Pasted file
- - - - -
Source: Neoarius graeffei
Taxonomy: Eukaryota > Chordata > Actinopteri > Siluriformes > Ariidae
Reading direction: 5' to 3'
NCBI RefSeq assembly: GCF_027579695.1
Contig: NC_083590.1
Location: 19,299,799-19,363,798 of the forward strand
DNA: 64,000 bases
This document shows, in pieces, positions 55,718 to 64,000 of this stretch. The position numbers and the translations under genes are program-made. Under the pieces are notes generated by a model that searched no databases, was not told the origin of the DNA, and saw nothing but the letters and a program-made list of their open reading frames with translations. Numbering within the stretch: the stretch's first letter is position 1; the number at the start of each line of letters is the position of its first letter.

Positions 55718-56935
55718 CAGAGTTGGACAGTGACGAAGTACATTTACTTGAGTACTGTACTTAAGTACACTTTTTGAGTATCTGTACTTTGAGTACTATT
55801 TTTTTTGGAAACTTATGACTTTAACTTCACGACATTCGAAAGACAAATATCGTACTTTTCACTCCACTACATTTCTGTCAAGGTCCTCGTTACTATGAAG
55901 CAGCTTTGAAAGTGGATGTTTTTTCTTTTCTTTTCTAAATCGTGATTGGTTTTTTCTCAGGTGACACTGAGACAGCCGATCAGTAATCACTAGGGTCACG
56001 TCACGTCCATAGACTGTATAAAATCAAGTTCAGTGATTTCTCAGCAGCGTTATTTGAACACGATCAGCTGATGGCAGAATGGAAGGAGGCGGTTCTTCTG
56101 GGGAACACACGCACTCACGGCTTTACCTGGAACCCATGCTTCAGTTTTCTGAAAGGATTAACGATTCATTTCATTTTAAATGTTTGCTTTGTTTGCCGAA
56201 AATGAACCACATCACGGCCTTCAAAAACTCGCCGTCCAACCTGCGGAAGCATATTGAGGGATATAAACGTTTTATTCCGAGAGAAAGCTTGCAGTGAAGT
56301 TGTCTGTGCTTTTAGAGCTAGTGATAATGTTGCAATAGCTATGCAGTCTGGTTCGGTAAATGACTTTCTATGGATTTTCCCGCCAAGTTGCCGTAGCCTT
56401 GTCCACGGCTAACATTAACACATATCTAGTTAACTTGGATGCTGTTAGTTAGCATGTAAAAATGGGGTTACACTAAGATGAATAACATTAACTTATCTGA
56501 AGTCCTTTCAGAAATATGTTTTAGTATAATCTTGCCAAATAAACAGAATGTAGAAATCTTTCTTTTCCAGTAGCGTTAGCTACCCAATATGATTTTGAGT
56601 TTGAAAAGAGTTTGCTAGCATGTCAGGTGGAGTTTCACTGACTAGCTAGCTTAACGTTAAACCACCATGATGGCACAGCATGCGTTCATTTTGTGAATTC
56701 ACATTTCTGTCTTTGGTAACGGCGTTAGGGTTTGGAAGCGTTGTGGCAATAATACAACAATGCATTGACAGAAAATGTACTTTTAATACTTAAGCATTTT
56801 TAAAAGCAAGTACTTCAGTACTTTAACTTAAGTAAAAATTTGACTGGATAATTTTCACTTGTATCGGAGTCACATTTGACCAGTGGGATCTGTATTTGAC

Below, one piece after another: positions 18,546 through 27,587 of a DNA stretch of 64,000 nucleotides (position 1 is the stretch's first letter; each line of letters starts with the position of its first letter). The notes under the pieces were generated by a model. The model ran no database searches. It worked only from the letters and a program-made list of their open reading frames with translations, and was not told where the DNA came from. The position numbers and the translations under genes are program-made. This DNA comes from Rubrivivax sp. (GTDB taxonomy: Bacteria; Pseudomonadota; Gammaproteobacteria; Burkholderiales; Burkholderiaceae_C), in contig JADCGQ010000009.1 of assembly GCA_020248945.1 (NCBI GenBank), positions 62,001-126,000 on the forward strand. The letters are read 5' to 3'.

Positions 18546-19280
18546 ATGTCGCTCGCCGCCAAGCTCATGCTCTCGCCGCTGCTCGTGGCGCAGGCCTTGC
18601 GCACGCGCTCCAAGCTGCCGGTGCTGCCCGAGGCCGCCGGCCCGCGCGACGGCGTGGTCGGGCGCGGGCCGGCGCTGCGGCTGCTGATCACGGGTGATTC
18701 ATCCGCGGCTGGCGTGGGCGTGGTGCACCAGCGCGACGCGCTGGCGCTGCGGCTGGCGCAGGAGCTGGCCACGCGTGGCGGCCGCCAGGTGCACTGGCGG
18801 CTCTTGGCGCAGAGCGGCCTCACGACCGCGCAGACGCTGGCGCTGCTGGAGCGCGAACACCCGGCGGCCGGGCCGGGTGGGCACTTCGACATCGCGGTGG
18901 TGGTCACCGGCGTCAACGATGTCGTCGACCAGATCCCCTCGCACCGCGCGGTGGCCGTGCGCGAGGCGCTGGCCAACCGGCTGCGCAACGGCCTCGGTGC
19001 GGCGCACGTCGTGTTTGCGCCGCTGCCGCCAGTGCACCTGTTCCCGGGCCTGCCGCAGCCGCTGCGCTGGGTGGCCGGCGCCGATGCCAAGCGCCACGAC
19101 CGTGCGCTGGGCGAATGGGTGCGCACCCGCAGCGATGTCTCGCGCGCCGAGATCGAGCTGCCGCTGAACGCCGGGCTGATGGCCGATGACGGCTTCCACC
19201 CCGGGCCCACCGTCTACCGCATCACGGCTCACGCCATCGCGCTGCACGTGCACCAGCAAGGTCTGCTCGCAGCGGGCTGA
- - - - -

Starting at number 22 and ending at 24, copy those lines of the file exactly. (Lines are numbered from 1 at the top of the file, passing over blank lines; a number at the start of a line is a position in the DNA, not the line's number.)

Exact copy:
Below, one piece after another: positions 18,546 through 27,587 of a DNA stretch of 64,000 nucleotides (position 1 is the stretch's first letter; each line of letters starts with the position of its first letter). The notes under the pieces were generated by a model. The model ran no database searches. It worked only from the letters and a program-made list of their open reading frames with translations, and was not told where the DNA came from. The position numbers and the translations under genes are program-made. This DNA comes from Rubrivivax sp. (GTDB taxonomy: Bacteria; Pseudomonadota; Gammaproteobacteria; Burkholderiales; Burkholderiaceae_C), in contig JADCGQ010000009.1 of assembly GCA_020248945.1 (NCBI GenBank), positions 62,001-126,000 on the forward strand. The letters are read 5' to 3'.

Positions 18546-19280
18546 ATGTCGCTCGCCGCCAAGCTCATGCTCTCGCCGCTGCTCGTGGCGCAGGCCTTGC